Scientific challenge 2: Transforming online risk resilience hardening. How can we increase technology users’ online risk resilience and make cybersecurity culture more tangible through targeted online risk resilience hardening?

Cybersecurity is a complex global phenomenon where different populations interact, and the infection of one person creates risk for another. Despite more and more privacy laws and global awareness of privacy content and consent, more and more people are falling victim to privacy related online cyber events. In the fast paced world of online data exchanges and global data sharing at the speed of light, online users need to be able to bounce back to a secured state as soon as possible after an incident. Therefore, building online risk resilience needs to be a main focus of any cyber technology user. Given the dynamics and scope of cyber campaigns, the best way to address the lack of cybersecurity awareness and to instil a cyber culture within cyber users is to transform the current approach to cybersecurity awareness. By shifting the focus to online risk resilience hardening, cyber users become the centre of design, with knowledge material becoming more accessible, easy-to-understand, easy-to-follow and relevant to the target audience. The overall challenge of this capability is to change the perception that people have about cybersecurity awareness. How can we encourage Australians to take cybersecurity seriously? How can we instil a permeating cybersecurity culture within people interfacing with the cyber domain?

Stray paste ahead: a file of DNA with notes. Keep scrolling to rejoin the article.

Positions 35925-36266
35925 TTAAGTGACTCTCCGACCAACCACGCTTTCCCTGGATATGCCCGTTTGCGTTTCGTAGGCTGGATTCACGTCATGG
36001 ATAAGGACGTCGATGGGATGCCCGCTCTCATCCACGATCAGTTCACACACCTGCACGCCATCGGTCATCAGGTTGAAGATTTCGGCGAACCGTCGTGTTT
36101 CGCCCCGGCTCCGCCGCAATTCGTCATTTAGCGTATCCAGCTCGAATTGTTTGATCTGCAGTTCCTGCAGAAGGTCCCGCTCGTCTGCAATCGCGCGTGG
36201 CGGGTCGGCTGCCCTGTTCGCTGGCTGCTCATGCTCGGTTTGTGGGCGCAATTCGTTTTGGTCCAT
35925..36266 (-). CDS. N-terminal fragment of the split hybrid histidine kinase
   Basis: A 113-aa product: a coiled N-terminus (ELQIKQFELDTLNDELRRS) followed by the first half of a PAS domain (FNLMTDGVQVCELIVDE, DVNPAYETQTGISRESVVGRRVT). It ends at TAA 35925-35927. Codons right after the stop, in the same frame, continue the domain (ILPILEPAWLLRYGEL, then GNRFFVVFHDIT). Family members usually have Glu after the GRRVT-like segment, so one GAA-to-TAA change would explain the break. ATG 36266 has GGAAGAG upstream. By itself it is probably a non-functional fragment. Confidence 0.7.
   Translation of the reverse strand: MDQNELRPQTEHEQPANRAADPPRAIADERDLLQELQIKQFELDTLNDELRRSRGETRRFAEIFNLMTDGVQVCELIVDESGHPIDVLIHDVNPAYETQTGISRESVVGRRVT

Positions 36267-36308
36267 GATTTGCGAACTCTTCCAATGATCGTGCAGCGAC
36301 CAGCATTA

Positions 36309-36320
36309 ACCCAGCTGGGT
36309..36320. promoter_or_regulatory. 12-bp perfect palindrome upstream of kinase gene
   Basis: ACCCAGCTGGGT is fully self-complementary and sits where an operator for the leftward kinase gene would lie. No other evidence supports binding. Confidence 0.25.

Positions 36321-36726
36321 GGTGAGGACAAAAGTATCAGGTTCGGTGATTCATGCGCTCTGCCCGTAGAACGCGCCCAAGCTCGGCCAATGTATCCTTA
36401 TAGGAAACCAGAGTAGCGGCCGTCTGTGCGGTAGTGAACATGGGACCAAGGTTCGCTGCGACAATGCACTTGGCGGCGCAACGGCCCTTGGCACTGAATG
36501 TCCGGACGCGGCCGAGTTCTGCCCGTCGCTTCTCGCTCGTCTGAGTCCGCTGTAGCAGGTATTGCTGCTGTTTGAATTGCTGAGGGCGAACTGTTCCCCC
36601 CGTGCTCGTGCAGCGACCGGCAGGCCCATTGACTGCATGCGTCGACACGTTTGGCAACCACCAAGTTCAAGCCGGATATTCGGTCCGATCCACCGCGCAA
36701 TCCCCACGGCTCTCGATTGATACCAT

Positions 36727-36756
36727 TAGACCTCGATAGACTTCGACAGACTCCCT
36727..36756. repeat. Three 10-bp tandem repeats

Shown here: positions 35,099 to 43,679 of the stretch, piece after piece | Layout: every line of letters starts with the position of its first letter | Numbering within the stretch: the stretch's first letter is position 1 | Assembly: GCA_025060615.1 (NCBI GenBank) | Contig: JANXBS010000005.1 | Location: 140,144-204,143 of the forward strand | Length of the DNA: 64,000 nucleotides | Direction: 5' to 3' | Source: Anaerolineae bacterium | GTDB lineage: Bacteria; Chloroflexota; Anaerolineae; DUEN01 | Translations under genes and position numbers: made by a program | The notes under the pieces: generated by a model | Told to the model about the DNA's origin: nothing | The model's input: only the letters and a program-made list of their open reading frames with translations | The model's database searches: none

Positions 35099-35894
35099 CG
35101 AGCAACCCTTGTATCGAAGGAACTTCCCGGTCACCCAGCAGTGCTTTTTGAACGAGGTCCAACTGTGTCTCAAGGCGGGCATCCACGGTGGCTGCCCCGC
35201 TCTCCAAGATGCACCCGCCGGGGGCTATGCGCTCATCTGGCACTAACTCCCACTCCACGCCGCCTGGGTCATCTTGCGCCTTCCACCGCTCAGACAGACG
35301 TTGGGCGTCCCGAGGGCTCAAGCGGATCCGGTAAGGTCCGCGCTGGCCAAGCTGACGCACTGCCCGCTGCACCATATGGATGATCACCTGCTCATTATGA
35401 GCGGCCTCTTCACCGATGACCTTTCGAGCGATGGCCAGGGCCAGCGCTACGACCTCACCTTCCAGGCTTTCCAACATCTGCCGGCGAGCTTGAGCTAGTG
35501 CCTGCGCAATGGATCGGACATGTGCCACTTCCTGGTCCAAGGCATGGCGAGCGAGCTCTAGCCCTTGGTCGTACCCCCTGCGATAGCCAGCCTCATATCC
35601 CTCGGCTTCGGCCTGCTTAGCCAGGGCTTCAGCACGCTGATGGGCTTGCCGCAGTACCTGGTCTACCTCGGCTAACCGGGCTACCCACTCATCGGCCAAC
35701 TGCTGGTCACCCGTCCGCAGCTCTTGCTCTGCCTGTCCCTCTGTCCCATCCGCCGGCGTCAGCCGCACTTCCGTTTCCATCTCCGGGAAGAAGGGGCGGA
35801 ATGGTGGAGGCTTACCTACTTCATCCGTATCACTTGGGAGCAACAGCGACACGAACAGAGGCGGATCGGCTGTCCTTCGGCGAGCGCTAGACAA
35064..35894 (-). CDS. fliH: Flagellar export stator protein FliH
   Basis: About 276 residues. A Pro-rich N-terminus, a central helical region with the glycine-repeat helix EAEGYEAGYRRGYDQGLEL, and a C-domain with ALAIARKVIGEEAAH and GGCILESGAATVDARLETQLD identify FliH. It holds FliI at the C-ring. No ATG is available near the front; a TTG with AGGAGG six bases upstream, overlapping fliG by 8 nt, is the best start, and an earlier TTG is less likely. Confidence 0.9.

Although a number of different cybersecurity approaches exist globally, the rate of dynamism within the cyber space is increasing, and the rate of cyber infections and resultant financial losses are growing. By furthering our understanding of the human user’s thought patterns, decision making approaches and online behaviour, we aim to more accurately predict targeted vulnerabilities within user groups. This will enable us to present vulnerable user groups with a more targeted and tailored online risk resilience hardening experience. By empowering technology users to immerse themselves into a tailored hardening experience, the overall perception towards traditional cybersecurity awareness will be improved. Users will experience a cyber approach that are more aligned with societal needs and requirements.

Our aim is to gain a better understanding of the target audiences by working with them to measure the relevancy of planned and delivered cybersecurity awareness campaigns. This approach will enable the Distributed Systems Security group to use data provided by the stakeholders to prepare a relevant and useful cybersecurity experience. The challenge is to position cyber as an innovation enabler to address cyber solutions as required by individual clients and stakeholders. The ultimate focus of this scientific challenge is to enhance people’s ability to use connected technology more powerfully in an ever-connected world, and scaling this to a global level.